Lord of the Flies
Death and Social Collapse in Lord of the Flies
Oscar Hammling has said, "We die ourselves every time we kill in others something that deserved to live." Man's relationship with death from the hour of his birth and his inherent concern for himself above others are themes often used in literary works to depict mankind's mental, spiritual, and social weaknesses. Death is a prominent motif in William Golding's Lord of the Flies and specific events throughout the novel are important in the development of the story and in expressing the tragedy that ultimately results from manifestations of evil in mankind. The demises of the mulberry-marked boy, the sow, Simon, Piggy, and the attempted murder of Ralph are among the most important events used by Golding as catalysts in the expansion of the plot.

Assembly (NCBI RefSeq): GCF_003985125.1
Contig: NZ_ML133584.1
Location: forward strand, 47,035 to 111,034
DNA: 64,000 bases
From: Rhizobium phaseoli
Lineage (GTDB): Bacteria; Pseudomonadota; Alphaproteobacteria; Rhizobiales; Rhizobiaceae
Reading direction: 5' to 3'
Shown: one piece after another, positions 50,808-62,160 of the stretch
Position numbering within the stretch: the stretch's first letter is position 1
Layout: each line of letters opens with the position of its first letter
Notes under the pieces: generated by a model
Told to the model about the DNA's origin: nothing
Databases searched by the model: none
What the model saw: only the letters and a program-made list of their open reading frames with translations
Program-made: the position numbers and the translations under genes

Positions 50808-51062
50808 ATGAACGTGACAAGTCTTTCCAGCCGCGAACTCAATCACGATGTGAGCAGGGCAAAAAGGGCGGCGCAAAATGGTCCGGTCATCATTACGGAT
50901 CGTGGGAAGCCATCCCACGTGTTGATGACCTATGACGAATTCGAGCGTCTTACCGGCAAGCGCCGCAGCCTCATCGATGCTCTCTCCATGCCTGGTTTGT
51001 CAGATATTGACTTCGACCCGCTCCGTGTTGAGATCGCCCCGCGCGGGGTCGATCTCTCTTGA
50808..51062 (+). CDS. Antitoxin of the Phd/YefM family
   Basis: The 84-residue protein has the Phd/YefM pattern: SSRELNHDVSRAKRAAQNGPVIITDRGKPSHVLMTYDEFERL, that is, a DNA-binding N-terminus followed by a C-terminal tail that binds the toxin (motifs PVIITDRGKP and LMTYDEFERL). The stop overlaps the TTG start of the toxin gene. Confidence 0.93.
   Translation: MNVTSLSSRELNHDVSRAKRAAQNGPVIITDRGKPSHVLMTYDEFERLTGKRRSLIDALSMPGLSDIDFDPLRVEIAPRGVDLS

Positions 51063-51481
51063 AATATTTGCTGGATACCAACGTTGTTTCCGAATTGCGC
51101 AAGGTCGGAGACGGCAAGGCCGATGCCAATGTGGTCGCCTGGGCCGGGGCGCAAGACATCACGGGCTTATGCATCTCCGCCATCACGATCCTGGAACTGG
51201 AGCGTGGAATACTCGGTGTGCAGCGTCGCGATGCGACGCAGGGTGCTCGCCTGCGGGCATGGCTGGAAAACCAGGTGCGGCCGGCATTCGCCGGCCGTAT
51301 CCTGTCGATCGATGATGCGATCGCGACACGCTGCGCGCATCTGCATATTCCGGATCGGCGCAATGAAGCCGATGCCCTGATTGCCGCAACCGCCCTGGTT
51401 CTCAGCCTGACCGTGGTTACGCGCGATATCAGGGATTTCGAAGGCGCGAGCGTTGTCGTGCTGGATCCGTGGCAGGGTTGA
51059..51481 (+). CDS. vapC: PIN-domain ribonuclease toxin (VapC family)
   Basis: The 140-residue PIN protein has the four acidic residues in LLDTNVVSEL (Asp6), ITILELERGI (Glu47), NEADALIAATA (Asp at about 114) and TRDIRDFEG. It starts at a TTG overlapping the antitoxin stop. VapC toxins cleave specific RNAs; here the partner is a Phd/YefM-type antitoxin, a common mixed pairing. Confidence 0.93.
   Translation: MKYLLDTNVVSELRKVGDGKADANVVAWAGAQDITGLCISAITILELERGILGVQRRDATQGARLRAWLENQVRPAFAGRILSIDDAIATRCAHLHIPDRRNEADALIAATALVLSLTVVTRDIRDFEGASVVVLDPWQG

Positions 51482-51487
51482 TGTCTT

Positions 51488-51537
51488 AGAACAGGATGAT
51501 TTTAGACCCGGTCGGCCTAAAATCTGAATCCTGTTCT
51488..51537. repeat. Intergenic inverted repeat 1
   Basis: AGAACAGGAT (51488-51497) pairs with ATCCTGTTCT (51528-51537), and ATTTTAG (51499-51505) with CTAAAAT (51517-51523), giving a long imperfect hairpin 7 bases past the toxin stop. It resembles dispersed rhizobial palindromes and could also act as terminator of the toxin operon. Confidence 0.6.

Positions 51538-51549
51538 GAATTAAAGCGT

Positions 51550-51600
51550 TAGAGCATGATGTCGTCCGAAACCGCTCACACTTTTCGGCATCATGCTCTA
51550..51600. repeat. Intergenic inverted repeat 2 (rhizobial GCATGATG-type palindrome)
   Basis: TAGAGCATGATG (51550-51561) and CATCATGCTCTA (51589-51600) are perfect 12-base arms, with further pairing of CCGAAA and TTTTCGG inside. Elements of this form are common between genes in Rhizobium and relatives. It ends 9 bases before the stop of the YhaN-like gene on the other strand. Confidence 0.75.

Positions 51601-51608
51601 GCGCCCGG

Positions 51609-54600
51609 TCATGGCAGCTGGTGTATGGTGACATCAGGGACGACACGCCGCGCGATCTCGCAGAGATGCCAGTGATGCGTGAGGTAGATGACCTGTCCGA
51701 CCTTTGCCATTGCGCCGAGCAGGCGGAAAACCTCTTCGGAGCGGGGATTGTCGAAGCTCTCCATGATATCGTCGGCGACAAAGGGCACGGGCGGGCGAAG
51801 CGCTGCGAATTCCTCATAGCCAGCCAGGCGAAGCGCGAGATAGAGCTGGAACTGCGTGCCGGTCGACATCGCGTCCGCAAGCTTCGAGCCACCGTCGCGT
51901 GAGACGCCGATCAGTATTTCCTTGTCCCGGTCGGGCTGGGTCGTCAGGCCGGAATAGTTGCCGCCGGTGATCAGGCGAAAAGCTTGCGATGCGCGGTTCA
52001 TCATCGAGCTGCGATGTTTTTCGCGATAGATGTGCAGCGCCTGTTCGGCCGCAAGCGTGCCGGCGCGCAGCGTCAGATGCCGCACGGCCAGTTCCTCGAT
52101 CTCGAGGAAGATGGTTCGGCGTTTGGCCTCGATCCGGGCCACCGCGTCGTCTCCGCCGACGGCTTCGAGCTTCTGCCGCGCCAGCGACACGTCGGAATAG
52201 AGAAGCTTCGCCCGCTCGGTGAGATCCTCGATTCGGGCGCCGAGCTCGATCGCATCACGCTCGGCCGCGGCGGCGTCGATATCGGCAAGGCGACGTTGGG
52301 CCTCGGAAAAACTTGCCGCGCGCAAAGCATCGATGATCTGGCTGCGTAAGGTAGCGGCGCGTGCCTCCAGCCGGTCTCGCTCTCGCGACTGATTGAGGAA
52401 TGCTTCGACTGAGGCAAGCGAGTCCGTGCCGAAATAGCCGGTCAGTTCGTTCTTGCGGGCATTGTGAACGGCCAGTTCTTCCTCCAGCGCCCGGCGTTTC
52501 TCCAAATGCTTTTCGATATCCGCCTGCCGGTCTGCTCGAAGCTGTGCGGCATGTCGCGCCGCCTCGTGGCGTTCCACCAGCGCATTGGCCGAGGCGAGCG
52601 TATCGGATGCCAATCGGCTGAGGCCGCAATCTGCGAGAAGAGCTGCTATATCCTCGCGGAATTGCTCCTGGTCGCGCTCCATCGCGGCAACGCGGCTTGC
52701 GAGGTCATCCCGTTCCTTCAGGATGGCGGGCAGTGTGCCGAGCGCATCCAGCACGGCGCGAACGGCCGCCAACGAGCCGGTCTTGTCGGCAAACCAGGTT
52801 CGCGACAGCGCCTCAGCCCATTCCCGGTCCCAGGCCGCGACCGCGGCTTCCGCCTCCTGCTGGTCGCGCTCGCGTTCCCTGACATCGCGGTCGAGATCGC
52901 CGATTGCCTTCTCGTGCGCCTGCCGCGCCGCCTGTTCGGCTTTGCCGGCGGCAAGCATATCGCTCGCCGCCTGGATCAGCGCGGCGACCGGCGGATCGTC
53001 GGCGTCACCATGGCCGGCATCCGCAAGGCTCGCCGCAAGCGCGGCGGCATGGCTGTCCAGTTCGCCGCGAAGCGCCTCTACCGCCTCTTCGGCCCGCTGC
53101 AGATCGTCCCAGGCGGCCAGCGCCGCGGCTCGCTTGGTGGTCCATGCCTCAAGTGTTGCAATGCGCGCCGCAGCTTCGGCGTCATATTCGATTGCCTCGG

The death of the mulberry-marked boy is the first of several events that ultimately leads to the destruction of society in the novel. He is the first of the boys to introduce the beast and is also the first to die. His death results from irresponsible actions on the part of the other boys and foreshadows evil to come. The boy's untimely end serves as a reminder of guilt for Ralph, who does not even notice that the child is missing until Piggy notifies everyone....
Join Now to View Premium Content
GradeSaver provides access to 672 study guide PDFs and quizzes, 3580 literature essays, 1137 sample college application essays, 112 lesson plans, and ad-free surfing in this premium content, “Members Only” section of the site! Membership includes a 10% discount on all editing orders.
Already a member? Log in